I’ve been reading Piketty’s Capital this week.
One of the many interesting observations therein notes how while in 1770 the value of agricultural land typically accounted for a very significant share of total land values, over time and through industrialisation housing has instead come to account for an ever greater share of the pie.
In Britain, there have been few better investments than farmland over the past two decades, but this has largely been a function of the favourable inheritance tax treatment.
In Australia, the growth in land values has been all about residential use over the last three decades.
Australian land values
During the past week the ABS released its System of National Accounts for 2015 which as always revealed a plethora of interesting trends, not least that the decline of mining capital expenditure has a long way to run yet.
One of the most striking data sets showed how the total value of Australian land has surged to more than $4.7 trillion as at June 2015.
Perhaps predictably, more than 97 per cent of the increase over the financial year was accounted for by residential land use.
The total value of residential land soared by more than half a trillion dollars ($509.2 billion) or 15.1 per cent over the financial year.
Since 1989 the total value of land in Australia has surged by well over $4 trillion, with residential use accounting for nearly $3.5 trillion or more than 85 per cent of the increase.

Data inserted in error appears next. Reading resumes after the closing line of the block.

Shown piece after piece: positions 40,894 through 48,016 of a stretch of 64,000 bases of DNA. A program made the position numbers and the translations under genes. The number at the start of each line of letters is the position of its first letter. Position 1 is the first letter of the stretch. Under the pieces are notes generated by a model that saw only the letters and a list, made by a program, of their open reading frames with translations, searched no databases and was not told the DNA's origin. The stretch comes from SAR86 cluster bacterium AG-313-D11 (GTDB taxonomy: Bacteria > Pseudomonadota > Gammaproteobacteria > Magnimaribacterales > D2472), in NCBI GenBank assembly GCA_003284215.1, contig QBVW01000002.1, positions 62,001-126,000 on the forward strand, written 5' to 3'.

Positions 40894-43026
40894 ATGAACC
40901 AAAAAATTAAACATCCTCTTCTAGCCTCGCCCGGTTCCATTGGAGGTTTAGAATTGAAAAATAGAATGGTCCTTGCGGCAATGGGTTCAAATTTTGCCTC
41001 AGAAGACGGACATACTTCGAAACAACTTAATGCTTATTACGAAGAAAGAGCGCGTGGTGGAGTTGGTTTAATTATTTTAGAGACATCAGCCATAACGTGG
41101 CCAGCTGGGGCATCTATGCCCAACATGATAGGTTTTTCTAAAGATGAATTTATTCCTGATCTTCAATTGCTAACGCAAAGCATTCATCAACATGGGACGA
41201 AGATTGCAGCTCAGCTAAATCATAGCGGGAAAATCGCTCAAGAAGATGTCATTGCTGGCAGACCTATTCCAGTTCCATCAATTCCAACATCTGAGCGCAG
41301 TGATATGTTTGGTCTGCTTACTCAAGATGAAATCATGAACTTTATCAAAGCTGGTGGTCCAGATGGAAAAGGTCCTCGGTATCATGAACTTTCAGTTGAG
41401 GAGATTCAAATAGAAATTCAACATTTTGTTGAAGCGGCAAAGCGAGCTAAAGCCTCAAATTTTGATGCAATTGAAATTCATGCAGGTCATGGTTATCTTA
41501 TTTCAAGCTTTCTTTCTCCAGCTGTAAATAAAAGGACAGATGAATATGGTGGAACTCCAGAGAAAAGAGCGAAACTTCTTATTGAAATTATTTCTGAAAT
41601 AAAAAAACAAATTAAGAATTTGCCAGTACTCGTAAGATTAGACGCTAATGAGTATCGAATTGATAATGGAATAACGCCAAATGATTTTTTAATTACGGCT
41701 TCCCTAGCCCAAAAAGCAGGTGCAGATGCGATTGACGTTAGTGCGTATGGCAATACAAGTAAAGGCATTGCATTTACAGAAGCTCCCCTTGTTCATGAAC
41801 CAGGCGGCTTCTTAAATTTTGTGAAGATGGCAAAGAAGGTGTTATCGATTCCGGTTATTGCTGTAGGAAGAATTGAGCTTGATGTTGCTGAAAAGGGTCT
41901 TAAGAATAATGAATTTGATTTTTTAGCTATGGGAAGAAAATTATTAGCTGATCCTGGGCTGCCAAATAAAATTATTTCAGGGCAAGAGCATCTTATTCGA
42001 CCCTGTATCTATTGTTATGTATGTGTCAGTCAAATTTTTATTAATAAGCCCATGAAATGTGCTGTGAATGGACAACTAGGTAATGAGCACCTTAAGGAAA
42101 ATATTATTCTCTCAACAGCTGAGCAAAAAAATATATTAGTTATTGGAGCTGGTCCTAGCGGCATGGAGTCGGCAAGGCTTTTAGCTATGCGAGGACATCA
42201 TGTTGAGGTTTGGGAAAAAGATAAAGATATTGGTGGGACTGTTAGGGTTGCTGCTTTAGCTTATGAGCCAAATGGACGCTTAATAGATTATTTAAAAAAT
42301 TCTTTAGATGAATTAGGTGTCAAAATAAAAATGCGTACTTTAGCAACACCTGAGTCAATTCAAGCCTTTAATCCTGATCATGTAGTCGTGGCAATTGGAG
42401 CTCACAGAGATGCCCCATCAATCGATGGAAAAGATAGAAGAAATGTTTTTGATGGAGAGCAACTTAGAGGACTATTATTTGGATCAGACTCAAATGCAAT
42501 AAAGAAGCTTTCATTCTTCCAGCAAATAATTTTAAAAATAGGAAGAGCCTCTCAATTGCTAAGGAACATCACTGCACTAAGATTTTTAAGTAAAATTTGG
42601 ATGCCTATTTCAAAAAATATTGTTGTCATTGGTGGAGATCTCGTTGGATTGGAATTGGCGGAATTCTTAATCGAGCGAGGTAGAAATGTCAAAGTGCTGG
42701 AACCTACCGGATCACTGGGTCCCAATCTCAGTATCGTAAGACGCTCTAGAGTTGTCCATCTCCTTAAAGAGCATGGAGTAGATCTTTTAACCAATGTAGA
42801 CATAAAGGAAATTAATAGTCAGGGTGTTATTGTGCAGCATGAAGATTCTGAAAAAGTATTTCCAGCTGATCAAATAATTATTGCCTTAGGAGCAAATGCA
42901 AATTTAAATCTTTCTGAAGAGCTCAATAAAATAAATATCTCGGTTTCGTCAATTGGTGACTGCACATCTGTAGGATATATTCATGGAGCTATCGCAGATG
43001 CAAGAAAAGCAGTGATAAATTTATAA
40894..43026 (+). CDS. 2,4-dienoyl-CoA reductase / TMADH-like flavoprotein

Capital cities drive land values
Since dwelling prices over the long run are ultimately a derivative of the land value which sits underneath, I always recommend capital city properties as those with the greatest potential for price growth.
Particularly I look at those located within easy commuting distance of the Central Business District and with a high percentage land value content, which typically means steering well clear of high rise tower blocks.
Since 2012, the biggest paper gains for property speculators have been seen in Sydney, with the total value of residential land in New South Wales spiralling by more than 53 per cent in just three financial years.
Victoria has also seen land values increase by 35 per cent over the same time period, with broadly similar gains in land values across the next three most populous states in the 20 -22 per cent range.
Of course, population growth accounts for some of the increase in residential land value, and so too does the prosperity of the local economy, the lower cost of capital, and the relative scarcity or availability of the land in question.
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